Damage Control: Uber Taps Law Firm to Review Privacy Practices

Step Aimed at Firming Up Behavior, and Image

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Uber has hired law firm Hogan Lovells' data-privacy experts to conduct an internal data-privacy review, moving to tamp down criticism after an executive discussed prying on journalists' private lives.

Uber said in a blog post today that it hired Harriet Pearson, formerly the chief privacy officer at IBM and now a partner at Hogan Lovells, to work with the San Francisco-based startup. Pearson said in a phone call that she will work for Uber as a legal adviser.

"Our business depends on the trust of the millions of riders and drivers who use Uber," Uber wrote in the blog. "Hogan Lovell will conduct an in-depth review and assessment of our existing data privacy program."

An Uber representative declined to comment beyond the blog post.

Uber has been grappling with a growing controversy after one of its executives, Emil Michael, recently said the company would be willing to pay to look into reporters' lives. Another Uber manager is also under investigation after using a tool in the app known as "God View" to track a journalist at online publication BuzzFeed without her permission, a person with knowledge of the matter has said.

The incidents have prompted a wave of criticism. Minnesota's Senator Al Franken, a Democrat who chairs the Senate subcommittee on privacy, technology and the law, sent a letter yesterday to Uber asking for answers on the startup's privacy policies.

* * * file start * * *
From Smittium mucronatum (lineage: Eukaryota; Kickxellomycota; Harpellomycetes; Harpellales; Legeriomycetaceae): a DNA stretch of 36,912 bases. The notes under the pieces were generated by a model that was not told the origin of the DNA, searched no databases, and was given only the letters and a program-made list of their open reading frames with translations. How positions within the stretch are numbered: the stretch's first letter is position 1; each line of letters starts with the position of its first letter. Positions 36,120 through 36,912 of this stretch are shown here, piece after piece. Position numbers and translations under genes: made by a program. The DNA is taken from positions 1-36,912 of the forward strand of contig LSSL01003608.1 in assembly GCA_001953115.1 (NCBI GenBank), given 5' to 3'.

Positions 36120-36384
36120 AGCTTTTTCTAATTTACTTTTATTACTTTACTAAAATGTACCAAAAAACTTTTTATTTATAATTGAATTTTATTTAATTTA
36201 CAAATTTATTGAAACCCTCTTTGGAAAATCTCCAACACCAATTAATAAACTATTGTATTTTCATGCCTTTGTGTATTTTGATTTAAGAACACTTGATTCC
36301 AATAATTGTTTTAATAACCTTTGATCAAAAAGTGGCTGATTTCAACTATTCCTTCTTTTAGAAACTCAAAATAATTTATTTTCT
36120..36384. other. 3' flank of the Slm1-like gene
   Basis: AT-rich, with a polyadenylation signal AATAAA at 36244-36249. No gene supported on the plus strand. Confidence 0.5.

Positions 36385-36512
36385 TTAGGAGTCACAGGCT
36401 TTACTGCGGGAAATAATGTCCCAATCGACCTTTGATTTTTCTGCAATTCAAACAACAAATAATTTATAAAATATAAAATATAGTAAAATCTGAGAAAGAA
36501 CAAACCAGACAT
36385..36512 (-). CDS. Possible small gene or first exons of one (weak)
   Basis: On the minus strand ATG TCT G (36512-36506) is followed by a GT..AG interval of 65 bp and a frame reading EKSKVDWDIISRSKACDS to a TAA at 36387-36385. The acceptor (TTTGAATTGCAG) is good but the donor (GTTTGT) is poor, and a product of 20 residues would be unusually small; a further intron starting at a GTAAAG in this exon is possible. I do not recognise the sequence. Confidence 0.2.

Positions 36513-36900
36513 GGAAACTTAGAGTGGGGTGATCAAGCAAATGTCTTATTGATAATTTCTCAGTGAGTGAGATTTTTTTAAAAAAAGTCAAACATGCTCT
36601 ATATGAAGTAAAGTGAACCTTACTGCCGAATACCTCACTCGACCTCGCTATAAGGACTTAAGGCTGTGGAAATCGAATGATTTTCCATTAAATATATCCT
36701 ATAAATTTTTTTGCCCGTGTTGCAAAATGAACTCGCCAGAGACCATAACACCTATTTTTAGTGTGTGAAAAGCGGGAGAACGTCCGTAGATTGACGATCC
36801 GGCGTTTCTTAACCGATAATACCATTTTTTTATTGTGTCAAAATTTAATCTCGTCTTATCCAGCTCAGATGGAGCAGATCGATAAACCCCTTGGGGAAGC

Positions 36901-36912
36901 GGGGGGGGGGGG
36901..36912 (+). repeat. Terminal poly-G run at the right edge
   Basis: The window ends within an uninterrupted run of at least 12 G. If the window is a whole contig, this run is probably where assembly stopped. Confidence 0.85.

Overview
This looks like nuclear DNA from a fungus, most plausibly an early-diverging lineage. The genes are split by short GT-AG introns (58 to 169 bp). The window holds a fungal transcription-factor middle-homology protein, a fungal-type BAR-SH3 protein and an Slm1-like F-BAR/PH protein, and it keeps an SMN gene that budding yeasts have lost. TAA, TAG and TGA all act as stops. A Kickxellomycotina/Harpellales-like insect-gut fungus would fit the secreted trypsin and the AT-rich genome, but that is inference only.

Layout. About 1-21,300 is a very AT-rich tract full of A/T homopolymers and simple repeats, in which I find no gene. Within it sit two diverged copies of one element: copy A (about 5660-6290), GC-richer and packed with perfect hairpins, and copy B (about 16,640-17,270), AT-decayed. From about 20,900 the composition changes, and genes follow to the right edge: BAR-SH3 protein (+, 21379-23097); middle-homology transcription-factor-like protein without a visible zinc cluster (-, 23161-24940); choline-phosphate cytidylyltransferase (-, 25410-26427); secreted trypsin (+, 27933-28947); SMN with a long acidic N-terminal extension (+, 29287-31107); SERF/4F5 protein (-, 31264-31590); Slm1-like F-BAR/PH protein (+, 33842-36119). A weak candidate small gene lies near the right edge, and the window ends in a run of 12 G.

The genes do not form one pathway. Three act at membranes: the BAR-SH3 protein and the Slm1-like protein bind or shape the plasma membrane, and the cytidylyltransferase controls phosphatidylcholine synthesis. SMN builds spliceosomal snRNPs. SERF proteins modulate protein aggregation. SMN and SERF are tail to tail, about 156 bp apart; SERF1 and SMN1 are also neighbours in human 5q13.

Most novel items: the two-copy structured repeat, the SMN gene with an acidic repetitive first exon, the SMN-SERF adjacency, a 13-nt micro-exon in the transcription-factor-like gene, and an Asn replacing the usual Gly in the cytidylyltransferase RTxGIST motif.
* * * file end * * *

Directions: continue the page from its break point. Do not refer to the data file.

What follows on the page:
Deleting the app
Some users have said they have also deleted the Uber app from their smartphones following the incidents. Some consumers have also taken to social media to promote the hashtags #BoycottUber and #deleteuber.

Uber had clarified its privacy policy earlier this week, saying employees would only access data for issues like monitoring for fraudulent activity and solving problems.

"The policy is also clear that access to rider and driver accounts is being closely monitored and audited by data security specialists on an ongoing basis," the company said in a blog post earlier this week. "Any violations of the policy will result in disciplinary action, including the possibility of termination and legal action."

~ Bloomberg News ~

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